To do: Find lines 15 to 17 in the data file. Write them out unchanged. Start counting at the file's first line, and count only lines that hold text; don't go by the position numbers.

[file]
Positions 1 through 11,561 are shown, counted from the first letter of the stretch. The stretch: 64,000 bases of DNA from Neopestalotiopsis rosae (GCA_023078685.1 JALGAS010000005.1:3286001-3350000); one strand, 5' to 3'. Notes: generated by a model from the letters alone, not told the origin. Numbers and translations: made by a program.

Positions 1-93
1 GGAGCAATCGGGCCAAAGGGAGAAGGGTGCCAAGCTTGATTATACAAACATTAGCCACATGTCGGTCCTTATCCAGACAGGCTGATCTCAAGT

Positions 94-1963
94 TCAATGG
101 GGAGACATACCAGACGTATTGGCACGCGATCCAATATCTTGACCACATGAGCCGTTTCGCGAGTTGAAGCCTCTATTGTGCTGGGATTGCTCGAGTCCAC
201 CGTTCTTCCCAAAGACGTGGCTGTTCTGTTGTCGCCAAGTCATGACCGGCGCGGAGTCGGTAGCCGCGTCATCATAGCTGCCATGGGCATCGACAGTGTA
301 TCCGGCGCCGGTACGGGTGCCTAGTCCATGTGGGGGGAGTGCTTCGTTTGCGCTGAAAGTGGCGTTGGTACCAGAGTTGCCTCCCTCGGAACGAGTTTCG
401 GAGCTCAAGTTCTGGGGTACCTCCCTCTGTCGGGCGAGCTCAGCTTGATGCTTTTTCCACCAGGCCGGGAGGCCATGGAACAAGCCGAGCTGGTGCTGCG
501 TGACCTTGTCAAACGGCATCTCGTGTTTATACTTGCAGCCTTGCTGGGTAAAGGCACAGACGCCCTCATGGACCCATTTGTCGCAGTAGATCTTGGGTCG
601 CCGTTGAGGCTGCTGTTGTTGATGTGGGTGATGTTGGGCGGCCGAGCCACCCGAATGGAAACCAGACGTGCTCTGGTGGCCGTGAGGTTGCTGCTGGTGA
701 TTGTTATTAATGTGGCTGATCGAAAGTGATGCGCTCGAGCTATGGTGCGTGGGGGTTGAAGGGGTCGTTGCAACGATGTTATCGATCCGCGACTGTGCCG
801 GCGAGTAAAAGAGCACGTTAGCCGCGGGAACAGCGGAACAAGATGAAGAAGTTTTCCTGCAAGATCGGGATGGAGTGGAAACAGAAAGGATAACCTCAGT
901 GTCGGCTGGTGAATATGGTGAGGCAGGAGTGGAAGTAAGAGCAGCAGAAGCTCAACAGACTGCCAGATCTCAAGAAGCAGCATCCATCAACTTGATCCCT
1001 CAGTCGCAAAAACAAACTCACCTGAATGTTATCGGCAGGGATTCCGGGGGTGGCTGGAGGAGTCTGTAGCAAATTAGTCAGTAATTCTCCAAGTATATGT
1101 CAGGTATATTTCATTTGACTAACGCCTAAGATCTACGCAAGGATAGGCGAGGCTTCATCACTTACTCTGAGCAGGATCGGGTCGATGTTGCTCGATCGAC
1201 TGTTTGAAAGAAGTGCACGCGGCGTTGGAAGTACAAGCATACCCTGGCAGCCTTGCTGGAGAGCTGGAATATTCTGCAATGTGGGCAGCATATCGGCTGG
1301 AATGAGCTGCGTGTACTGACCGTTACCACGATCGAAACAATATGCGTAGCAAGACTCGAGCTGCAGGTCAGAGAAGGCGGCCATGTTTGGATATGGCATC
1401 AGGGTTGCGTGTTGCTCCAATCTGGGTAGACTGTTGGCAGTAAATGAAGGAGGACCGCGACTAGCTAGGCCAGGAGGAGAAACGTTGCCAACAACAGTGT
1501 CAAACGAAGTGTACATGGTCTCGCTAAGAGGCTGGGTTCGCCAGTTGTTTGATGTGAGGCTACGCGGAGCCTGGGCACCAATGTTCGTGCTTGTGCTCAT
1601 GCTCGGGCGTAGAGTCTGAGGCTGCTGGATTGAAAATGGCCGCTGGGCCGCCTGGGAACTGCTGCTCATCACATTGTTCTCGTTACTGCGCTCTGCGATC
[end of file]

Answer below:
1001 CAGTCGCAAAAACAAACTCACCTGAATGTTATCGGCAGGGATTCCGGGGGTGGCTGGAGGAGTCTGTAGCAAATTAGTCAGTAATTCTCCAAGTATATGT
1101 CAGGTATATTTCATTTGACTAACGCCTAAGATCTACGCAAGGATAGGCGAGGCTTCATCACTTACTCTGAGCAGGATCGGGTCGATGTTGCTCGATCGAC
1201 TGTTTGAAAGAAGTGCACGCGGCGTTGGAAGTACAAGCATACCCTGGCAGCCTTGCTGGAGAGCTGGAATATTCTGCAATGTGGGCAGCATATCGGCTGG